Level up your development workflow with GitHub & Pivotal Tracker

November 3, 2012 Ian Zabel

I’ve been working with my client, Unpakt, for a while now. One of their core values is making people’s lives easier. They’re specifically focused on making it easy for people moving to a new home or office to find a mover, compare prices and book their move online.

As a development team, we’ve taken that same core value of making things easier and applied it to our software development & deployment workflow. Over time, we’ve progressively improved our process. We’re now at the point where we’re happy with it, and I wanted to share what we’ve been up to.

The Typical Flow

Let’s assume I’m using GitHub and Pivotal Tracker and I’ve just completed a story. What’s next? Push my changes up to GitHub, click Finish on my story, wait for the build to go green, deploy to staging. Then, click Deliver on all the stories that have just been deployed. Other stories were most likely ready to be delivered as well, so I’ll check that they were actually included in the deployment, and then Deliver them in Tracker.

The typical flow goes like this:

  1. Commit the changes to my story
  2. Push to GitHub
  3. Click Finish on story in tracker
  4. Wait for green build
  5. Deploy to staging
  6. Click Deliver in Tracker

That’s not really that bad. I’m lazy though. If something can be automated, I want it to be automated. For instance, the deployment process should be automatically handled by my Continuous Integration server.

If we take this to the next step and automate our build and deployments as described in Robbie Clutton’s Building Confidence post, we can reduce that flow to this:

  1. Commit the changes to my story
  2. Push to GitHub
  3. Click Finish on story in tracker
  4. Wait for green build
  5. Click Deliver in Tracker

Let’s assume we’ve done that. That’s a nice improvement, as deploys will happen automatically whenever there’s a green build. That in itself is amazing.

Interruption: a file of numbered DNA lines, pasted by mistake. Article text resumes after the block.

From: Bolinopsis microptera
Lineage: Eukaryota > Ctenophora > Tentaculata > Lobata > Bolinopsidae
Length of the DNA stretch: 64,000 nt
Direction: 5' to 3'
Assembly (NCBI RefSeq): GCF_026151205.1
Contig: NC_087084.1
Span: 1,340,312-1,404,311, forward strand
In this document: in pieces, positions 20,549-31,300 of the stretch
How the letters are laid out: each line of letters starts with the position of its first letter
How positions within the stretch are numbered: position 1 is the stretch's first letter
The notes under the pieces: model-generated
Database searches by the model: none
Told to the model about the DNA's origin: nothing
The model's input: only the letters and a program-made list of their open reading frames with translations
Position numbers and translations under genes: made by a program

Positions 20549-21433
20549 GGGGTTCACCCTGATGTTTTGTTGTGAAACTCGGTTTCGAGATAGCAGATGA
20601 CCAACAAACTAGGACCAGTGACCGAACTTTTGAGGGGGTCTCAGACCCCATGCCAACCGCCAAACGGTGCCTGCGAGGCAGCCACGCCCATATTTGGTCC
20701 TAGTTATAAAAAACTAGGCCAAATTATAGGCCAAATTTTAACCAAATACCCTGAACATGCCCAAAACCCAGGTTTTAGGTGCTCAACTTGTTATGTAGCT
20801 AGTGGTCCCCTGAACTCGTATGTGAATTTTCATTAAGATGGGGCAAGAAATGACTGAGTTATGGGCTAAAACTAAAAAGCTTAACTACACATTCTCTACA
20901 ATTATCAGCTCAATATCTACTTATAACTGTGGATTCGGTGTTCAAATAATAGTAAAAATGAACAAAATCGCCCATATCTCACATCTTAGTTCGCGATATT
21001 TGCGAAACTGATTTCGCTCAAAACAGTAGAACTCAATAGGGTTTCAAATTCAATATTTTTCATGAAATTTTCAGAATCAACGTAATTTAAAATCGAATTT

But, what if we could reduce the steps in my everyday flow to this?

  1. Commit the changes to my story
  2. Push to GitHub

I want that!

A Streamlined Flow

Here’s the basic idea: tie the commit message to the Tracker Story ID. This enables all kinds of functionality that will get us down to that two step process.

GitHub & Pivotal Tracker Integration

GitHub supports integration with Pivotal Tracker. Dan Podsedly blogged about this back in 2010. You just tag your commits with Tracker Story IDs, and GitHub automatically comments on your story with the commit message. And, most importantly, it will click Finish on the story for you.

First, configure the Pivotal Tracker service hook on GitHub.

Once this is enabled, you can start tagging your commits to use the hook. The syntax for your commit message is pretty simple. Add the following at the end of your commit message:

[(Finishes|Fixes|Delivers) #TRACKER_STORY_ID]

So, if you just fixed a CSS bug for story #35192613:

When you push to GitHub, the post-receive hook will then call back to Tracker and put a comment on the story with a link to the commit on GitHub:

At this point, we’ve eliminated step 3 from above. Now our workflow looks like this:

  1. Commit the changes to my story
  2. Push to GitHub
  3. Wait for green build
  4. Click Deliver in Tracker

Honestly, that’s a pretty nice workflow. If I’m diligent about tagging each commit with the Tracker Story ID, GitHub will handle Finishing the story for me. It’ll also add a comment to the story, so others can take a look at the commit related to the story. Technical PMs especially appreciate this, since their curiousity about what changed is easily satisfied by just clicking on the comment in the story.

But I want more. I want to automate steps 3 and 4.

Deliver Stories Automatically

Pivotal Tracker has an API hook to deliver all finished stories. However, it’s not what we’re looking for. If our CI server calls that API hook after a green build, it’s possible for other stories to have been finished in the meantime that will not be included in the deploy. So, calling this API endpoint will just cause false positives.